Nothing Out of the Ordinary: How a Russian Law Normalizes and Legalizes Domestic Violence

“For the first three years of our relationship he was kind; he bought me flowers and gifts. We didn’t have any problems. But when I was six months pregnant with our first child, he started to beat me,” says 38-year-old Irina Petrakova, a lawyer living in Moscow. “He started punching me in the stomach. I was six months [pregnant]. Over the years, it got worse and worse—he beat me more often and it was more severe. When my son was three, he started beating him, and when I intervened, he got violent with me.”

A woman stands alone in an empty area of a Russian city. (Khuroshvili Ilya / Creative Commons)

After leaving the hospital following one brutal attack, Petrakova filed for divorce from her then-husband, Alexei, and moved into a new apartment with her children. “This is the fourth flat because he kept finding us and beating us,” she says. “I complained to the police, but they said it was nothing out of the ordinary and advised me to find a man and start a new life without bothering them anymore.” In her testimony to the police, Petrakova outlined more than 20 cases of abuse during their marriage, but she says Alexei only received 120 hours of compulsory work as punishment for two of the beatings.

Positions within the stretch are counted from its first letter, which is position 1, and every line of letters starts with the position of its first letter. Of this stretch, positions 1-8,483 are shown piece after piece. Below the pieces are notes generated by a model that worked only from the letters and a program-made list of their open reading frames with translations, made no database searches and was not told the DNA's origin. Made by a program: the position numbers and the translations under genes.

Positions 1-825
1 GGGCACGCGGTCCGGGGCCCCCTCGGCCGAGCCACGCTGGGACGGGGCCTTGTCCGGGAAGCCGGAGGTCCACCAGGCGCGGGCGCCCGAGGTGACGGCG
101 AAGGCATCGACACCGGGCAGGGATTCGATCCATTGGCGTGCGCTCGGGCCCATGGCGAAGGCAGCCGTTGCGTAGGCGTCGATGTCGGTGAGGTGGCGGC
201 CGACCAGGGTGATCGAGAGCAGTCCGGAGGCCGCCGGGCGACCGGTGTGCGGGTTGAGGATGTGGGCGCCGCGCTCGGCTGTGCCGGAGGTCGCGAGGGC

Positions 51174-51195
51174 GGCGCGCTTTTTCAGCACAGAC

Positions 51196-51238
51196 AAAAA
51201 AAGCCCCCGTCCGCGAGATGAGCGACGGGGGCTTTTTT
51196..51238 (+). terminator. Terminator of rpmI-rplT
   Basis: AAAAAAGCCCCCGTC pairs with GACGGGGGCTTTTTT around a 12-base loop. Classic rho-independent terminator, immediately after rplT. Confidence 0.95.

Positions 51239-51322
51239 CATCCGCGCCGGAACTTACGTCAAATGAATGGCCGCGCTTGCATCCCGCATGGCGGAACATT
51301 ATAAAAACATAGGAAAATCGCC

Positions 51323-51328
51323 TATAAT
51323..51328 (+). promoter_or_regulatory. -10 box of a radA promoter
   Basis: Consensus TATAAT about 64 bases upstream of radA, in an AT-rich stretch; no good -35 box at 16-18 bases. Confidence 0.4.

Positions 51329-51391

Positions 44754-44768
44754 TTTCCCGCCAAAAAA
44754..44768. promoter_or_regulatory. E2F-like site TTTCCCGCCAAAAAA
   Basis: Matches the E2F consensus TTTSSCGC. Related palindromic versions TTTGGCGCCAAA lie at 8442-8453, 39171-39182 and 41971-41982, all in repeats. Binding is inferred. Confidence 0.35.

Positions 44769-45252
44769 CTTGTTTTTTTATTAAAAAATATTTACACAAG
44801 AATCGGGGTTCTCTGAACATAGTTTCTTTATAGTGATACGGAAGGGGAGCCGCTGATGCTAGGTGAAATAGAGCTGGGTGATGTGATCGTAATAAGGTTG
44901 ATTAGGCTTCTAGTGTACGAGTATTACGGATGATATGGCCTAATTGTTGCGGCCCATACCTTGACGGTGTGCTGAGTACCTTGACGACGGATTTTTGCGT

In Russia, 40 percent of all violent crimes are committed by the victims’ family members, according to government statistics, with about 14,000 women killed each year—a rate of one woman every 40 minutes. Sexist attitudes in Russia fuel the problem, with beatings dangerously described as a form of affection: “If he beats you, it means he loves you.”

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“Women are [held] responsible for an emotional atmosphere,” says Marina Pisklakova-Parker, founder and director of the Moscow-based ANNA National Center for Prevention of Violence. “An admission of domestic violence is an admission of [their] failure.” In 2015, the U.N. Committee on the Elimination of Discrimination against Women addressed domestic violence in Russia in a statement that expressed its concern “about reported barriers that women are facing when they seek justice, including social stigma and negative stereotypes, [and] lack of awareness of their rights.” But since then, the situation for Russian women has gotten worse, not better.

In 2017, the Russian parliament voted 385 to 2 to decriminalize any domestic violence that does not cause “significant injury” (defined as requiring hospital treatment). Emotional and psychological abuse don’t count. Nor do physical assaults, unless they cause broken bones or concussions—bruises, scratches or bleeding aren’t taken seriously unless there are repeated beatings within a year.

Supporters say the law is designed to limit state meddling in the family and to “preserve the tradition of parental authority.” It was introduced by ultraconservative lawmaker Yelena Mizulina, who has said, “A man beating his wife is less offensive than when a woman humiliates a man,” and that it was ridiculous that a family member could be labeled a criminal for “a slap.”